The House Ways and Means Committee’s official Report on H.R. 1, the Tax Cuts and Jobs Act, the tax reform bill that passed the House, includes additional explanations of the bill that were not previously included in the Committee’s initial section-by-section summary (or additional summary) or the Joint Committee on Taxation’s description of the bill. The Committee Report also addresses certain technical issues with the bill.
Deemed repatriation inclusion mechanics. For example, the Committee Report acknowledges that the bill’s mandatory deemed repatriation provisions requiring U.S. shareholders to include their pro rata share of their specified foreign corporation’s earnings and profits could be interpreted to require multiple inclusions with respect to the same earnings and profits in certain cases. The Committee Report states that such multiple inclusions are not intended:
The Committee is aware that certain aspects of this section require additional attention. For example, the Committee recognizes that the definition of post-1986 earnings and profits could operate to count the same earnings twice where a specified foreign corporation makes a distribution to another specified foreign corporation on or after November 2, 2017, but prior to the end of the taxable year to which section 965 applies. The Committee intends to correct this inappropriate result. Additionally, the Committee is aware that the definition of post-1986 earnings and profits in this section includes a provision that increases post-1986 earnings and profits by the amount of any qualified deficit, within the meaning of section 952 of the Code. The Committee intends to revise this provision to allow qualified deficits to reduce post-1986 earnings and profits for purposes of section 965 and to ensure that qualified deficits taken into account under section 965 cannot be used to reduce future subpart F income. The Committee also understands that the existing net operating loss (NOL), overall domestic loss (ODL), and foreign tax credit carry-forward rules may interact with income inclusions arising from section 965 in ways that may not be appropriate and that require additional consideration.”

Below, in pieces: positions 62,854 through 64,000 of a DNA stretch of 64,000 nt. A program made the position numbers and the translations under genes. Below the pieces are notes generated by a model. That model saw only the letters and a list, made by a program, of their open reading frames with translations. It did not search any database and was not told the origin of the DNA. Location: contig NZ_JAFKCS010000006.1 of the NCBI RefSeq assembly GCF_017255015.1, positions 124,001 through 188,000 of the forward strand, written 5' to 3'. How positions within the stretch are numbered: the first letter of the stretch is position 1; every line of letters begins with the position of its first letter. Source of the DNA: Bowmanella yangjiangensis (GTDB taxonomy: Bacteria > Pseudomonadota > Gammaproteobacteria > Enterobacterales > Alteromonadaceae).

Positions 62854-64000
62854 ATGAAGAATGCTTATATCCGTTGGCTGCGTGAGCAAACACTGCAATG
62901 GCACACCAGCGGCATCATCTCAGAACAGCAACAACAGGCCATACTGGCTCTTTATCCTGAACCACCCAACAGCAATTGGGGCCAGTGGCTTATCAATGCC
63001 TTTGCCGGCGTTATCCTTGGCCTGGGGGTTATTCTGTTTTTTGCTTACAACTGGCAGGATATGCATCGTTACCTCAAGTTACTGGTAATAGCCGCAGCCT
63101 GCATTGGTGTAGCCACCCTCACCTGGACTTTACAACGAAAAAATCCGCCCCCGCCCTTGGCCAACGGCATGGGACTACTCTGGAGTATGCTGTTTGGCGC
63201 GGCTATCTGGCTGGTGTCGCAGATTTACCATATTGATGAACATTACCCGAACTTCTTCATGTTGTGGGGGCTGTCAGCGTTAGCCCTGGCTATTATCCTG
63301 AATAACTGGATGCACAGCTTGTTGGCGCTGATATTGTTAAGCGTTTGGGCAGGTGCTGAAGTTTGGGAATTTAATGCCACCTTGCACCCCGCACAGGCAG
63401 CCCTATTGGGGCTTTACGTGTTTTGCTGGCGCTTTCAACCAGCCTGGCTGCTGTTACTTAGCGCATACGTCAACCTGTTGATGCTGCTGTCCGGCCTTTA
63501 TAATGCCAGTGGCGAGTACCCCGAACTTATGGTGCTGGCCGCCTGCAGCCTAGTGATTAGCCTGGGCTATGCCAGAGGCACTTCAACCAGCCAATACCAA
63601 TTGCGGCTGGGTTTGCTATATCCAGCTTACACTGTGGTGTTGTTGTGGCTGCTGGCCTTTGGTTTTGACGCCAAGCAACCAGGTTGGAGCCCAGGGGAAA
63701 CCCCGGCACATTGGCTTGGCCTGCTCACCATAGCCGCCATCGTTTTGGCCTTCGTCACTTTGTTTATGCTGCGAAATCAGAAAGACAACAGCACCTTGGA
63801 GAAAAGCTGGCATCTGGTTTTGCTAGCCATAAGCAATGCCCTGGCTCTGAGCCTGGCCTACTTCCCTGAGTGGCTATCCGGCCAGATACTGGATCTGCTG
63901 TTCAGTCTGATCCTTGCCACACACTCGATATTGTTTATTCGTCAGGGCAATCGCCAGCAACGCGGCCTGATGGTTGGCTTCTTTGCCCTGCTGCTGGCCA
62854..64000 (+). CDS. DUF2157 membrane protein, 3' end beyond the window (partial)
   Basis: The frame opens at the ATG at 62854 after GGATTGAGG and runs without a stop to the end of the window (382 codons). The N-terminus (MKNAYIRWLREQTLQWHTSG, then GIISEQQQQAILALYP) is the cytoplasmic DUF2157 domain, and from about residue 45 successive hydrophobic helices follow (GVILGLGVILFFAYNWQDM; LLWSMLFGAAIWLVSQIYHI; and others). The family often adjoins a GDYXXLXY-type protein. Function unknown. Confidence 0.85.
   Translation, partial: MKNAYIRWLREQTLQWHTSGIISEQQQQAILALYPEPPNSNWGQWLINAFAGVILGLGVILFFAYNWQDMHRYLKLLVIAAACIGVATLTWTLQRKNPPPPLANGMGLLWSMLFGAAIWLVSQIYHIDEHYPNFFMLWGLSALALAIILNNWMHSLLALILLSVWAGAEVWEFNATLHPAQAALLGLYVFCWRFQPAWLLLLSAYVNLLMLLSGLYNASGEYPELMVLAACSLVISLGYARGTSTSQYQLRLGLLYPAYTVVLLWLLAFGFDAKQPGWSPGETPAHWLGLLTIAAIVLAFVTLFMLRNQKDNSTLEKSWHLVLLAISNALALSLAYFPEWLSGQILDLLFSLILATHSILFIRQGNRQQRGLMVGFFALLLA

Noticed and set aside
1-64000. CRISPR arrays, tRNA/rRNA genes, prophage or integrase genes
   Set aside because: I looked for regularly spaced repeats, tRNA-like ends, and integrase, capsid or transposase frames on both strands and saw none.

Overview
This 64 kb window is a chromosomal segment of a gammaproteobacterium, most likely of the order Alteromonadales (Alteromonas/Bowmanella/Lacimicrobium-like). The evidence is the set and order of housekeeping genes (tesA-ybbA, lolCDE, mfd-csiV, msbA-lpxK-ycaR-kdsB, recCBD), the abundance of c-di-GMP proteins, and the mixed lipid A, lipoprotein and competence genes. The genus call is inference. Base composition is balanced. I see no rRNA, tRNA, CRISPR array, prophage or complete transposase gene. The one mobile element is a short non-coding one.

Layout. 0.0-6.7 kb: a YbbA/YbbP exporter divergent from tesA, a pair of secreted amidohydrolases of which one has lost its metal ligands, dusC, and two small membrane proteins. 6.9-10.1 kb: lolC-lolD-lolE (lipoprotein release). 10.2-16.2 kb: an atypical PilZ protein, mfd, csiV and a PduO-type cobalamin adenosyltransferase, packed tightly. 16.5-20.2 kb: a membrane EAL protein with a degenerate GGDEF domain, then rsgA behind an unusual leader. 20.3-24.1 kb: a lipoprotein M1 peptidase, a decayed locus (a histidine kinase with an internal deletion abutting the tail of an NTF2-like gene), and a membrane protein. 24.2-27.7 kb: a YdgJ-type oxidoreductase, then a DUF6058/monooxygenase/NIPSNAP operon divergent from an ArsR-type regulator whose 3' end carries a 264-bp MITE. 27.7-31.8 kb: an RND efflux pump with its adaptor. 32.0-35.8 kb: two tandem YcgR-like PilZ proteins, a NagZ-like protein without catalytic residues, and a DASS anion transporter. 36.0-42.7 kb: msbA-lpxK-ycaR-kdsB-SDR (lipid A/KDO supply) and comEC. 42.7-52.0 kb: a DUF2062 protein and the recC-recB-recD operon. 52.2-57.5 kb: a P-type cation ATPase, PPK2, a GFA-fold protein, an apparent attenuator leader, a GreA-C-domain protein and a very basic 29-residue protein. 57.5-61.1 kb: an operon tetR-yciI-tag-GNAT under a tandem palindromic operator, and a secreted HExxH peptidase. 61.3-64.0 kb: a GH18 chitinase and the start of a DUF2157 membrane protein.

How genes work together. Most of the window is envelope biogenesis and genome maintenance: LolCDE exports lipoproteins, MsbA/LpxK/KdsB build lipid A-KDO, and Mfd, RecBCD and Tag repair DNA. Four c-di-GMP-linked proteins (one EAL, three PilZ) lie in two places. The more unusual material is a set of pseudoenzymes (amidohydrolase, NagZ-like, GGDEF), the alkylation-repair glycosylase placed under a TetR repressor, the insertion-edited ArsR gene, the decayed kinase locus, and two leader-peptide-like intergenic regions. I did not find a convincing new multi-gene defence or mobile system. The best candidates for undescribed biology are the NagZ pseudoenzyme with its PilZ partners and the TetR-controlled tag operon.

Contributions to corporate capital. Another provision of the bill that raises uncertainty as to its scope and its effect on other provisions of the Code is section 3304, which adds a new section 76 to the Code to treat capital contributions to corporations not in exchange for stock as gross income to the corporation, which the Committee had described as intended to remove the federal tax subsidy for state and local governments to offer concessions to businesses that locate in their jurisdiction (a common example of which is land grants or other subsidies for sports stadiums). The provision could be read to apply to a capital contribution by a corporation to its wholly owned subsidiary, if the transferee corporation did not formally issue additional stock. The Committee Report clarifies that these transactions are not within the scope of new section 76:
“The provision does not change the application of the meaningless gesture doctrine, described in Lessinger v. Commissioner, 872 F.2d 519 (2d. Cir. 1989) and related cases, as well as in administrative guidance. Thus, under the provision, whether incremental shares of stock are issued when the existing shareholder or shareholders of a corporation make a pro-rata contribution to the capital of the corporation is not determinative of whether the contribution is included in income of the corporation.”